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I had a recent phone call from a potential client who had entered into a Land Contract several months ago. A Land Contract is essentially a sale whereby the seller (known as the “Vendor”) agrees to sell the property and also act as the bank. The buyer (known as the “Purchaser”) agrees to remit installment payments to the Vendor with the understanding that if the payments go into default the Vendor’s options include foreclosing on the property much the same as a bank would do. Additionally, the Purchaser is usually not given a full thirty years to payoff the Land Contract, as is customary with most bank-issued mortgages. Instead, the Purchaser must typically acquire third party financing (i.e., a regular bank loan) anywhere from three to ten years after the Land Contract, and use it to pay off the principal balance due to the Vendor.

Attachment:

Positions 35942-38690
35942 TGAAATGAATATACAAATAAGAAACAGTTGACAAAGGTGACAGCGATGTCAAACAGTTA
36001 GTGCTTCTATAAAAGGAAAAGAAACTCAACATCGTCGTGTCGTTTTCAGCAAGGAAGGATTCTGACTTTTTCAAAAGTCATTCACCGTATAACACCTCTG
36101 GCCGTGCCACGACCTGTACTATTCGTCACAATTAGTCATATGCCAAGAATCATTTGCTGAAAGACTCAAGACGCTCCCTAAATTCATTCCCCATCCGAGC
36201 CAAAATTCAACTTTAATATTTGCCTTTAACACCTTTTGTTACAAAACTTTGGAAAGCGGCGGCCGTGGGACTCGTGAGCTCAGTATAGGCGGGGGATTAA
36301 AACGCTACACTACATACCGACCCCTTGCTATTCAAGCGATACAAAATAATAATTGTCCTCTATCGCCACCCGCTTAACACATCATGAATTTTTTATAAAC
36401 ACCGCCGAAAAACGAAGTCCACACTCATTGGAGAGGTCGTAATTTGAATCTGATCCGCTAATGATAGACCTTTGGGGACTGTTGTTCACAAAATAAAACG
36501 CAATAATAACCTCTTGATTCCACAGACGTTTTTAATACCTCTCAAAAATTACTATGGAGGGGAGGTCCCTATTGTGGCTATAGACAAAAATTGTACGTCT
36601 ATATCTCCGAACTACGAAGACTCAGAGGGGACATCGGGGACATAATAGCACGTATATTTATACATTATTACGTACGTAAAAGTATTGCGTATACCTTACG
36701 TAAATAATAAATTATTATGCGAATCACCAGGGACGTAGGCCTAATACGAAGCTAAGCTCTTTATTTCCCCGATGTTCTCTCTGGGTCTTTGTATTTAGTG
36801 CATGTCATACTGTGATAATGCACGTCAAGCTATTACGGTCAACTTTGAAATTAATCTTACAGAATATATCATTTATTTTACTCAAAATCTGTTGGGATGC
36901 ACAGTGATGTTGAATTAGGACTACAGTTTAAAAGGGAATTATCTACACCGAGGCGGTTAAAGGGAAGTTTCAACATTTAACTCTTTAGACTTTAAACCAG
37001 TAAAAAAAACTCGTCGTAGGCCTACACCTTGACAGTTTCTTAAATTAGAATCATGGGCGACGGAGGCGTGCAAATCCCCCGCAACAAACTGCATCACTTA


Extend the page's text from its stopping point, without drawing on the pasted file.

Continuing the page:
The problem facing my caller was that he had paid all of the customary seller’s closing expenses, aggregating to several thousand dollars and after only a few months into the contract, the buyer began making excuses about not being able to make the payments. Upon closer questioning, it turned out that neither the seller nor the buyer had been represented in the transaction; they pulled the forms off of the internet and essentially had a do-it-yourself closing. Because the seller was essentially honest, the buyer obtained clear tit …Read more
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